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Resurrecting razed Haiti from the dust

A woman earthquake survivor holds her grandchildren in Leogane, Haiti

By Matthew Price
BBC News, Port-au-Prince

Haiti is already fighting one battle against Mother Nature. Now it is facing another.

In just a few weeks, by the end of March, or in April, the rainy season will begin.

Some 700,000 people are living out in the open, in makeshift shelters.

The luckier have found old and rusty corrugated iron roofs. Others huddle under bed-sheets strung between wooden poles.

Shelter is, according to aid agencies, a monumental challenge.

This week there was a taste of what to expect.

At 5am, as children, mothers and fathers slept for their 29th night under the stars, the heavens opened.

Overwhelming stench

A flood of water came, running down the roads and the camps, dripping through the cardboard and bed-sheets that have until now given some shelter.

By mid-morning the sun had dried everything off, but when the rains come and fall for hours and weeks on end, the capital Port-au-Prince will be turned into a giant mud bath.

The problems encountered at a food distribution point in Port-au-Prince

Finding a solution is a huge undertaking, and the logistical problems are immense.

Haiti doesn't simply need to be re-built.

It needs to be built from scratch.

Aid agencies on the ground admit it's hard to know where to begin.

When the Asian tsunami struck, the recovery effort was helped by the fact that the homeless were spread out.

In Port-au-Prince they are largely crammed and concentrated into a finite urban area. There is little room to build new dwellings.

Port-au-Prince is a city of smells - none of them particularly pleasant.

Down by the river the stench is overwhelming. It claws at the back of the throat, reaches deep into the nostrils.

A month ago it was the scent of decaying bodies that lingered in this city.

Fraught future

Now it is the smell of human excrement.

Red Cross vaccination centre
The Red Cross has started a massive vaccination programme

A pig wallows, its snout in the water, looking for scraps.

Children and adults walk past, some barefoot, treading in the human waste that litters the riverbank.

The river is a huge public toilet. Beside it sit the makeshift shacks and shelters that now house the homeless - and which are turning this city into one sprawling slum.

The American official appointed by President Barack Obama to oversee the humanitarian mission here, Ambassador Lewis Lucke, says the immediate problems have been dealt with.

"There is no food crisis, no water crisis," he said.

He says medical help has arrived in large quantities.

This is a good start, but no-one is under any illusions here. The way forward for this fragile country is fraught and dangerous.

Under the searing tropical sun a mother holds her child firmly. He lets out a piercing scream.

A needle is pushed into his arm: a vaccine against measles.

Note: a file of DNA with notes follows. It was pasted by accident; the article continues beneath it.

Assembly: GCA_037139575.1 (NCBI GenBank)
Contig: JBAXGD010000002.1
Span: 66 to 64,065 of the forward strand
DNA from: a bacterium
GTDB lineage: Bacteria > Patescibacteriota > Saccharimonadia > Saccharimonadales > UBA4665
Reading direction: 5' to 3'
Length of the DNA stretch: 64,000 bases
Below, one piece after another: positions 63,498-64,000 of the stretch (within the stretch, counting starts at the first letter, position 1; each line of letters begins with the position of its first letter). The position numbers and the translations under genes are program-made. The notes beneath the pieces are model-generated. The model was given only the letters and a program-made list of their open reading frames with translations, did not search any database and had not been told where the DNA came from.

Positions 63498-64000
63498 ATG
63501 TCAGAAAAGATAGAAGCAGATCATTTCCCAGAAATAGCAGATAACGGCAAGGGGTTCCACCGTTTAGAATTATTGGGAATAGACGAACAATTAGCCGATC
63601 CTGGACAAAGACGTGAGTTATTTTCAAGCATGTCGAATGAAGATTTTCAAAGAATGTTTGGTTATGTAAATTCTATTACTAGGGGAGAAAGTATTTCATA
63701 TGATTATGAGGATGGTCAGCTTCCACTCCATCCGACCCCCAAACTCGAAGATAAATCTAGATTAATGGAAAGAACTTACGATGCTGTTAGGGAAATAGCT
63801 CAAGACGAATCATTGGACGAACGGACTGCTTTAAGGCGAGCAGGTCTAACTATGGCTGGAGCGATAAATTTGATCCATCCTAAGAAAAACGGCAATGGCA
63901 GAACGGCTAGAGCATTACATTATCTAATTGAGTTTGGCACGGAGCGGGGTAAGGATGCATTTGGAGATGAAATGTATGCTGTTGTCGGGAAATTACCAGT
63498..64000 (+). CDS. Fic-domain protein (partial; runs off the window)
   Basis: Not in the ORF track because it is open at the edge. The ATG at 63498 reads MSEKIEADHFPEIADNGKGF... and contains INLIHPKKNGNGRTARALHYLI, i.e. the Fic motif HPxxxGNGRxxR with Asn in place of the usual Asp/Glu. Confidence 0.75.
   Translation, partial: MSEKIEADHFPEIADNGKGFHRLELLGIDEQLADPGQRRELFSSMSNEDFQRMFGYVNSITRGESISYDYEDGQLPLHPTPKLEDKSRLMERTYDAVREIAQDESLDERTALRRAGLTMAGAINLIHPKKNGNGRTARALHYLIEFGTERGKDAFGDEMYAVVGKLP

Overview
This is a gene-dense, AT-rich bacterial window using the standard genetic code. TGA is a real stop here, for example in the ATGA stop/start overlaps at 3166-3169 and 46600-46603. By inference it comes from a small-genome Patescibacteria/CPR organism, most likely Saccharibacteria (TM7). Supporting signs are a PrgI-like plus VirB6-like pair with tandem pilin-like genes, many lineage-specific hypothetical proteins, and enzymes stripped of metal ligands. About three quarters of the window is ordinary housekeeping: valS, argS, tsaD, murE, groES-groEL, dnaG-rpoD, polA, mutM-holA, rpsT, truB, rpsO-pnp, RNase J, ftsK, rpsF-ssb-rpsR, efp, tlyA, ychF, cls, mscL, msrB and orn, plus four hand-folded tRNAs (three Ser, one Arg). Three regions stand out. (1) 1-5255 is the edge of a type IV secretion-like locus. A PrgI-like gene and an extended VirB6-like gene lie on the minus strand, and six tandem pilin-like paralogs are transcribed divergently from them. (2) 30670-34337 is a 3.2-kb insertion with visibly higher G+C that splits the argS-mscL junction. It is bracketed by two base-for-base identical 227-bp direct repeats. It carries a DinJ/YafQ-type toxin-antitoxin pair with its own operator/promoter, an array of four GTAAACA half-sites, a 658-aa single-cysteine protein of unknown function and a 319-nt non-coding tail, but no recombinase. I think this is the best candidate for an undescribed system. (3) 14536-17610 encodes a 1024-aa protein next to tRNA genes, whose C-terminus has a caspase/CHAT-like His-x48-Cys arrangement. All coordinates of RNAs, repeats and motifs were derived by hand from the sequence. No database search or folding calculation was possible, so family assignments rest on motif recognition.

It's estimated that four out of five children here are susceptible to the disease.

What next?

The Red Cross has started a massive vaccination programme, under the direction of the Haitian Ministry of Health.

"Hundreds of thousands are living in dire conditions. There's an increasing risk of communicable disease," one doctor says.

US Ambassador Lewis Lucke
So much of the china is literally broken in this country there is a chance to put it back in we hope a better way
US Ambassador Lewis Lucke

The buildings that were destroyed when the earth shook were clumsy structures - but they had basic sanitation, toilets and sinks, drainage.

The slums that are replacing them have nothing. Their dirt alleys are narrow and crowded.

One month on there is a key question.

Now that the emergency is over, now that the survivors have been pulled from the rubble, now that most of the injured are getting the treatment they need, now that food and water are getting in through the port: what next?

It is a huge and pressing issue.

For decades Haiti has been dependent on outside help and money.

An estimated 60% of its government budget comes from foreign aid.

Most individuals here survive thanks to the money sent to them by relatives living overseas.

It would be relatively easy, given the money raised, to re-build the presidential palace, the government ministries, La Grande Rue - the commercial heart of Haiti - its Wall Street, if you like.

These are all important things to accomplish. They will be the foundations of the new Haiti.

How though to create a new city, and country, which in the longer term can support itself?

As US Ambassador Lucke put it: "So much of the china is literally broken in this country that there is a chance to put it back in a different way and we hope in a better way."

Only though with a sustained, years-long commitment from the international community will that happen.

And without it, Haiti will simply be another disaster waiting to happen.



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